Sept. 17 (UPI) -- Taking aspirin, statins and the drug metformin together reduces the risk for lung cancer by 17%, a study published Thursday by the Journal of Thoracic Oncology found.
The drugs, taken in combination, also lower the risk for dying from the disease by 17%, the data showed.
"When these cardiovascular drugs were used in combination, their protective associations with lung cancer risk and related mortality were augmented and the magnitude of effect increased with increasing duration of medication use," Dr. Dong Wook Shin, of the Sungkyunkwan University School of Medicine in Seoul, said in a statement.
The findings are based on an analysis of data from the Korean National Health Insurance Services, a universal healthcare system that covers the country's entire population of 52 million.
Research indicates aspirin and metformin both slow the growth of cancer cells in the lungs.
Up to 10 million people globally take daily aspirin to reduce their risk for heart attack, while up to 35 million people use statins to control cholesterol. Additionally, more than 120 million people take metformin to control diabetes.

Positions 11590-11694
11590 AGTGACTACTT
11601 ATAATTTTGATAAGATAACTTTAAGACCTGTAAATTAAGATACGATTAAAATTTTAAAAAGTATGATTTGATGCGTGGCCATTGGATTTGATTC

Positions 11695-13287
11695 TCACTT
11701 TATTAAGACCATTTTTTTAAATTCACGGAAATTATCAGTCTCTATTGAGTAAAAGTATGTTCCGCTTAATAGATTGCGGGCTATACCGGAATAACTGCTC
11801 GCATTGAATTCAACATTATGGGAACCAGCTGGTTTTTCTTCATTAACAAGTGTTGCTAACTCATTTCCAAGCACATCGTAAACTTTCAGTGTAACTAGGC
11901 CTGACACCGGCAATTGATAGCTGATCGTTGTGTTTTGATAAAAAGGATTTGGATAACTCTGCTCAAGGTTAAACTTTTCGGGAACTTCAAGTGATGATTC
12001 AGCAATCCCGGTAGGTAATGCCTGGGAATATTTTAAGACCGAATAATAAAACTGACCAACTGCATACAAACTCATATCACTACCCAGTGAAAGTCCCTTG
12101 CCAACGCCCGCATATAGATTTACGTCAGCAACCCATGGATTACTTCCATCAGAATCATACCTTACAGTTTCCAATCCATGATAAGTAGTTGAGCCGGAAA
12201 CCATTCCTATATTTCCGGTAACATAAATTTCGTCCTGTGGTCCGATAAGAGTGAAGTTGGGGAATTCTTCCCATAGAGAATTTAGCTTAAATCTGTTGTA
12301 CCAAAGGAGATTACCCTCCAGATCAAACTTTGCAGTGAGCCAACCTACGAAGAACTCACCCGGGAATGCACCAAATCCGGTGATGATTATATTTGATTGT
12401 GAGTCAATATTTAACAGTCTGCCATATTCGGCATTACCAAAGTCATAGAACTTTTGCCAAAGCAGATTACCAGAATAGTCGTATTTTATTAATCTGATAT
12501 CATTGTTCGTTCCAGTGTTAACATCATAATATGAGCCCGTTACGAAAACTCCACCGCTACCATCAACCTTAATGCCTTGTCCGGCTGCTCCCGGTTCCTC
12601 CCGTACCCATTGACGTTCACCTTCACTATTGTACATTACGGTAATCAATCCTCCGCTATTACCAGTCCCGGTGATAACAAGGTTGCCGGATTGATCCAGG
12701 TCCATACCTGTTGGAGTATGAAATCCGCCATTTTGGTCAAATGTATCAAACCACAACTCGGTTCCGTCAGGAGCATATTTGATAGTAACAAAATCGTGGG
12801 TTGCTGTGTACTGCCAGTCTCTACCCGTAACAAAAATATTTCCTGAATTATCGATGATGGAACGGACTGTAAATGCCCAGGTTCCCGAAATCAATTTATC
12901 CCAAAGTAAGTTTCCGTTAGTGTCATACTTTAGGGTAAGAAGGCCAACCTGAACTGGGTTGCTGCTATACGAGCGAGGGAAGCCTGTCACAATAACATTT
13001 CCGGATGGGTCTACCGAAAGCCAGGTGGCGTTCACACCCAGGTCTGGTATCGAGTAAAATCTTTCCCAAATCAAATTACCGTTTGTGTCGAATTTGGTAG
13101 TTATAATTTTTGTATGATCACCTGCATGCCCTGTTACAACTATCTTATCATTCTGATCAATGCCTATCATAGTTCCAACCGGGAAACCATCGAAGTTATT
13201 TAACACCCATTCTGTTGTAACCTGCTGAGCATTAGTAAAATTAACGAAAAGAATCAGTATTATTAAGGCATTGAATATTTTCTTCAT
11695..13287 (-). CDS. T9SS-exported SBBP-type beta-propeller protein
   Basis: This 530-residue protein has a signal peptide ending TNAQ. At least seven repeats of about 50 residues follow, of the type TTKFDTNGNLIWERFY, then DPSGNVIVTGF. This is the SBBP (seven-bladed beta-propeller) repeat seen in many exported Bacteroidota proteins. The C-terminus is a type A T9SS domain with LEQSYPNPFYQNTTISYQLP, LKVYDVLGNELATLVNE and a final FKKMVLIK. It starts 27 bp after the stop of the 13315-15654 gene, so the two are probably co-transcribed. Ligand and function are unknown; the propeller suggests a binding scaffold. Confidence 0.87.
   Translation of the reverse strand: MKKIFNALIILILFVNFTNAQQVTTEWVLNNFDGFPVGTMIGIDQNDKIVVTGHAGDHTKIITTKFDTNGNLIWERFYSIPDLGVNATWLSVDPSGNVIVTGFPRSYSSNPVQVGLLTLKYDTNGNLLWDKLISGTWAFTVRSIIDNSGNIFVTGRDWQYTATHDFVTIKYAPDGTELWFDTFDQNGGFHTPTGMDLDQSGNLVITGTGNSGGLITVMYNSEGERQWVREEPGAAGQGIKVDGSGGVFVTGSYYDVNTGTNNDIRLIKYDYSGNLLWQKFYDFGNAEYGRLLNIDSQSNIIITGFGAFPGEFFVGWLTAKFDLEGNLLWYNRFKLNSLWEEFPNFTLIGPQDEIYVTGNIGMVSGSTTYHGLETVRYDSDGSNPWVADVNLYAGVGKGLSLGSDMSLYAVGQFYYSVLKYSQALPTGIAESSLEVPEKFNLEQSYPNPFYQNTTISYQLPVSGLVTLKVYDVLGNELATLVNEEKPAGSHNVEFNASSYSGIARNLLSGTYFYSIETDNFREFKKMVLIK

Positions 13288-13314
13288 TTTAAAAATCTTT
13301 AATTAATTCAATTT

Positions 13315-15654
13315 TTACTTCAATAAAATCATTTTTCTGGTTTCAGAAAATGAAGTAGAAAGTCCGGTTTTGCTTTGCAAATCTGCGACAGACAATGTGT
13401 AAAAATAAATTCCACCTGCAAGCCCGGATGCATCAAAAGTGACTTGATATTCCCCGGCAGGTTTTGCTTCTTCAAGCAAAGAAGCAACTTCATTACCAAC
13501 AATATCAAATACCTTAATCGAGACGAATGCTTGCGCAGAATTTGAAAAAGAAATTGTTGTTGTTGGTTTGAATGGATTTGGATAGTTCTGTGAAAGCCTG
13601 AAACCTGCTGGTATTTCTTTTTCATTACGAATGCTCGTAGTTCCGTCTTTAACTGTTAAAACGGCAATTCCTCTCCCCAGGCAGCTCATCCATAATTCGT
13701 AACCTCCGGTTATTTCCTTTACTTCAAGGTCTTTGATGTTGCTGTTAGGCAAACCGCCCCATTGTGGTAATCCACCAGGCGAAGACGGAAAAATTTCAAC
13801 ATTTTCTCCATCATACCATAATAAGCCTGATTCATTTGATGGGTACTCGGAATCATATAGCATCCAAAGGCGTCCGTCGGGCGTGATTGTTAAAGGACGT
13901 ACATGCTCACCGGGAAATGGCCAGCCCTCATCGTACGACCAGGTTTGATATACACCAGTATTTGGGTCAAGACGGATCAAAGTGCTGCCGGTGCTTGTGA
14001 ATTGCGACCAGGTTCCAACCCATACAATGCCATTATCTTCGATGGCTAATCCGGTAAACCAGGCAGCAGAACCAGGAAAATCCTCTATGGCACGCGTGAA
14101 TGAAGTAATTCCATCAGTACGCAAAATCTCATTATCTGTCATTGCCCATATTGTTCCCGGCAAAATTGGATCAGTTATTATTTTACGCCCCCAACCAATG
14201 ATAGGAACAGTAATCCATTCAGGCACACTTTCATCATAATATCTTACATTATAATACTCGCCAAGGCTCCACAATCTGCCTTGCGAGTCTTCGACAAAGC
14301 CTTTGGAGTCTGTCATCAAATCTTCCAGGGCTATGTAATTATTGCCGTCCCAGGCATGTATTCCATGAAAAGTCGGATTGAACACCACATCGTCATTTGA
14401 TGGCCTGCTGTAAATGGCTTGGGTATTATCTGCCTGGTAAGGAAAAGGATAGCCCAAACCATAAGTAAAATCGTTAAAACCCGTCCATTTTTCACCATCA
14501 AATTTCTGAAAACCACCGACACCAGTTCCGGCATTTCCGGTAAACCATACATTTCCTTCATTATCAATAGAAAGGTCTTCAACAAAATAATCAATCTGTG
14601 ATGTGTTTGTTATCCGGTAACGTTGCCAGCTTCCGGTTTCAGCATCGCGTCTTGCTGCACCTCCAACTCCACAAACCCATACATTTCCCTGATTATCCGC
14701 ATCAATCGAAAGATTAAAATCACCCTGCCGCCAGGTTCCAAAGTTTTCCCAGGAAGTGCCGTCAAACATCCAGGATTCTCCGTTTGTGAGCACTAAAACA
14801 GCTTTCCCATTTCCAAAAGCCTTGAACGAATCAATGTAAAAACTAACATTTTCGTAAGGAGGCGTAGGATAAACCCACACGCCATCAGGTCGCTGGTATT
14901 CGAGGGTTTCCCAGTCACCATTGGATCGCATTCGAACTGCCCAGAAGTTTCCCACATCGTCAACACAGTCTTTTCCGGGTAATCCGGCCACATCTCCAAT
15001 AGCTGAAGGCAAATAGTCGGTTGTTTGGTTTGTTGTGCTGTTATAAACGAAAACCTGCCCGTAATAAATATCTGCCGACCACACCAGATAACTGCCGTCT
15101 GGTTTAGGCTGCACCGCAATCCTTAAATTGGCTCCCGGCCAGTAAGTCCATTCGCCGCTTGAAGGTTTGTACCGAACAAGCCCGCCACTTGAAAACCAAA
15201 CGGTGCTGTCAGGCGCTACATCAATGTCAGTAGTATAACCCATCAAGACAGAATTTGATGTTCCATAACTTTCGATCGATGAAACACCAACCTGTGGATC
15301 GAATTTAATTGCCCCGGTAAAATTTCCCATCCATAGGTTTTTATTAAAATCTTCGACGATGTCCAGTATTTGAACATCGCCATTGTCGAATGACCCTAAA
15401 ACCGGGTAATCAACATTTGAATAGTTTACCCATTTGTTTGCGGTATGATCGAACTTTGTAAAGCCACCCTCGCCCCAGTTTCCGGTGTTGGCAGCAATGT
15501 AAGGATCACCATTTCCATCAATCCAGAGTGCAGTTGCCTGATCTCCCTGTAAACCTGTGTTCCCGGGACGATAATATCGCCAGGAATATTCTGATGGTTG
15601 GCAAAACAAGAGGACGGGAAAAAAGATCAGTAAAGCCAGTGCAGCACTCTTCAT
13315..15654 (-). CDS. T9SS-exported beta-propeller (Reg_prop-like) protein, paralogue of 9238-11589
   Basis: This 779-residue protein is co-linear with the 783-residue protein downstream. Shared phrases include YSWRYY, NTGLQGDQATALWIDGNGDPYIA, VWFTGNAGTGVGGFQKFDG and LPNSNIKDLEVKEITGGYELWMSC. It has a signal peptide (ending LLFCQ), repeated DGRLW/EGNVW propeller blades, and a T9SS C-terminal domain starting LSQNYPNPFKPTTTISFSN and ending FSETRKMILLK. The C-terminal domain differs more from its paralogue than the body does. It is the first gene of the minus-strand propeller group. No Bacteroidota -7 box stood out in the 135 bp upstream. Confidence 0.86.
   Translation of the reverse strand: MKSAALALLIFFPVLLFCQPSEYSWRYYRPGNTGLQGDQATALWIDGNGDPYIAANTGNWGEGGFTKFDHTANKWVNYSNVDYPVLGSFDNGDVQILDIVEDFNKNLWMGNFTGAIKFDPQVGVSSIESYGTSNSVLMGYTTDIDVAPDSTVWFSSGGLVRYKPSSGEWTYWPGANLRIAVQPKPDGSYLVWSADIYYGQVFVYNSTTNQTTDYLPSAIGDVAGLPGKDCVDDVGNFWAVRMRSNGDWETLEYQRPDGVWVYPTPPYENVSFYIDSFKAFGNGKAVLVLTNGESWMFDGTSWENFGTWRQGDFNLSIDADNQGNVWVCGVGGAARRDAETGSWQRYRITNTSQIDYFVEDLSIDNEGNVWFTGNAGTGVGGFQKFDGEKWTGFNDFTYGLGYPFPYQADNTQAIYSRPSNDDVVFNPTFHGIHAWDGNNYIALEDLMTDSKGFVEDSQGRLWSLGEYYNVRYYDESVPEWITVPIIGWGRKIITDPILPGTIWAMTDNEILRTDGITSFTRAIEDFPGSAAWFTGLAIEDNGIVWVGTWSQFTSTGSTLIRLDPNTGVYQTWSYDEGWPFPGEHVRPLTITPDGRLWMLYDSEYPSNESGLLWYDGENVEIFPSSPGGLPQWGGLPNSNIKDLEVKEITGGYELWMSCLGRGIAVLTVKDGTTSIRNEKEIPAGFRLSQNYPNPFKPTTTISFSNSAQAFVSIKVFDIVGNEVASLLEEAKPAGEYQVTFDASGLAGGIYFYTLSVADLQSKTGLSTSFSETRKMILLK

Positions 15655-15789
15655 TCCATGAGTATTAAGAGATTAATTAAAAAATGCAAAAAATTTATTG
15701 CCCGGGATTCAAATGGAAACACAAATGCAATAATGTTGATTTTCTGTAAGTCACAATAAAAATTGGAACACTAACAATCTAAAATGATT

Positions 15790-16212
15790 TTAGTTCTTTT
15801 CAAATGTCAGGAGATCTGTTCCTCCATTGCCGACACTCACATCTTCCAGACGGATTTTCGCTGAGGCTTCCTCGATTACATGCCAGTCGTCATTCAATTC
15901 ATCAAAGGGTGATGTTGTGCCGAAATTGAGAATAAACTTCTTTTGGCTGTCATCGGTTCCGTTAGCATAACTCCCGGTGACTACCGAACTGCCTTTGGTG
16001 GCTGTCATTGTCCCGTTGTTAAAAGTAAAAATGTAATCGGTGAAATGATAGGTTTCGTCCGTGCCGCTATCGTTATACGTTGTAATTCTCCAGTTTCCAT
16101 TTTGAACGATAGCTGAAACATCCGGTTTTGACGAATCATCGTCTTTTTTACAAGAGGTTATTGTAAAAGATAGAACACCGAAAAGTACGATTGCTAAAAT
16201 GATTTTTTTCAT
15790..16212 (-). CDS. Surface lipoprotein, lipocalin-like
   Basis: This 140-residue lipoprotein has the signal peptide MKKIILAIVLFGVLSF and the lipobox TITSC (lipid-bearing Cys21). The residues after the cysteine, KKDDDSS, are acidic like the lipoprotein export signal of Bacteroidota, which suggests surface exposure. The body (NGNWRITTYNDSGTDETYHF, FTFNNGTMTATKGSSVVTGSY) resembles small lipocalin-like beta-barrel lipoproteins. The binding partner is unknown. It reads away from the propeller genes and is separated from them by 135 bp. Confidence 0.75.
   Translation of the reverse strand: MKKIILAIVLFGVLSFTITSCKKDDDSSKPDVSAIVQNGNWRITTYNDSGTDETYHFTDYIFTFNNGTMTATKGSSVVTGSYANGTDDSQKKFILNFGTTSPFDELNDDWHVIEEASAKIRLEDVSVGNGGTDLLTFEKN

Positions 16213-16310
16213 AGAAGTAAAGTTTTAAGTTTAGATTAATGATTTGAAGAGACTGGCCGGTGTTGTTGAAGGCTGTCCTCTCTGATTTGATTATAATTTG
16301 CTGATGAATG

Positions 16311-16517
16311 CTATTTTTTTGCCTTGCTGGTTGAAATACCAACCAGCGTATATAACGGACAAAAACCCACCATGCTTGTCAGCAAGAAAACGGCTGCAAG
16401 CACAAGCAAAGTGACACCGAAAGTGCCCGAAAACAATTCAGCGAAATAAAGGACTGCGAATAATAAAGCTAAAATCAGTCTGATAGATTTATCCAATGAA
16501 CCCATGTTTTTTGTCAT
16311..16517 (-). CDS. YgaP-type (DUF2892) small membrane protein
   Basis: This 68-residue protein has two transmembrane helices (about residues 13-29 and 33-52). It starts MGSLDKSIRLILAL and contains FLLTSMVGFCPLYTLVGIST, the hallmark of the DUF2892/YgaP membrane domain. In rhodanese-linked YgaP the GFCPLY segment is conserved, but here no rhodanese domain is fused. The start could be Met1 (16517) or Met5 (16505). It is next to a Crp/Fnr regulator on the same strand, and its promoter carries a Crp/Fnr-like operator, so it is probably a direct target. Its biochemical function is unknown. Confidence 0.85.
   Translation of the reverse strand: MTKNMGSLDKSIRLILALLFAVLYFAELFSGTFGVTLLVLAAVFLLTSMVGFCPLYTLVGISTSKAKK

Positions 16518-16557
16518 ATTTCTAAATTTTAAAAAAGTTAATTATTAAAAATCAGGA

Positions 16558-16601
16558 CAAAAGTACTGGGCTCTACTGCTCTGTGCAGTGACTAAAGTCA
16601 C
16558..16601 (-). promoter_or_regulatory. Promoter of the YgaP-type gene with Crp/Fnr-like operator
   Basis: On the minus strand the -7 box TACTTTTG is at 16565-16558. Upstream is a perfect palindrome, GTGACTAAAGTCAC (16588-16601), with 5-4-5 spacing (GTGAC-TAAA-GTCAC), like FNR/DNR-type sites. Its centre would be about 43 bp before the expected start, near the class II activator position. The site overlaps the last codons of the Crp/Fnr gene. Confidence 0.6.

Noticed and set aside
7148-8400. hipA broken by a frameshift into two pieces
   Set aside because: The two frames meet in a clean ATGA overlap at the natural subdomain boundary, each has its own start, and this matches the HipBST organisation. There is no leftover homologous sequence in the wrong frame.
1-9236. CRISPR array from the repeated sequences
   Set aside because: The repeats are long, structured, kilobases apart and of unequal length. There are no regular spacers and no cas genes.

In the United States, where guidelines regarding daily aspirin use recently changed, as many as 10 million people continue to use the over-the-counter drug.
Meanwhile, metformin is the fourth most-commonly prescribed medication nationally, with 78 million prescriptions written annually, while more than 35 million Americans use statins, research suggests.
For this study, Shin and his colleagues examined 676,520 Koreans from the Korean National Health Insurance Services database, following patients for 10 years, between January 2004 and December 2013.
During 2012-2013 -- the most recent period in the study -- 3.4% of study participants -- or 23,163 -- were taking all three medications, the data showed.
"The duration of combined use, the more protective the [drugs are]," Shin said.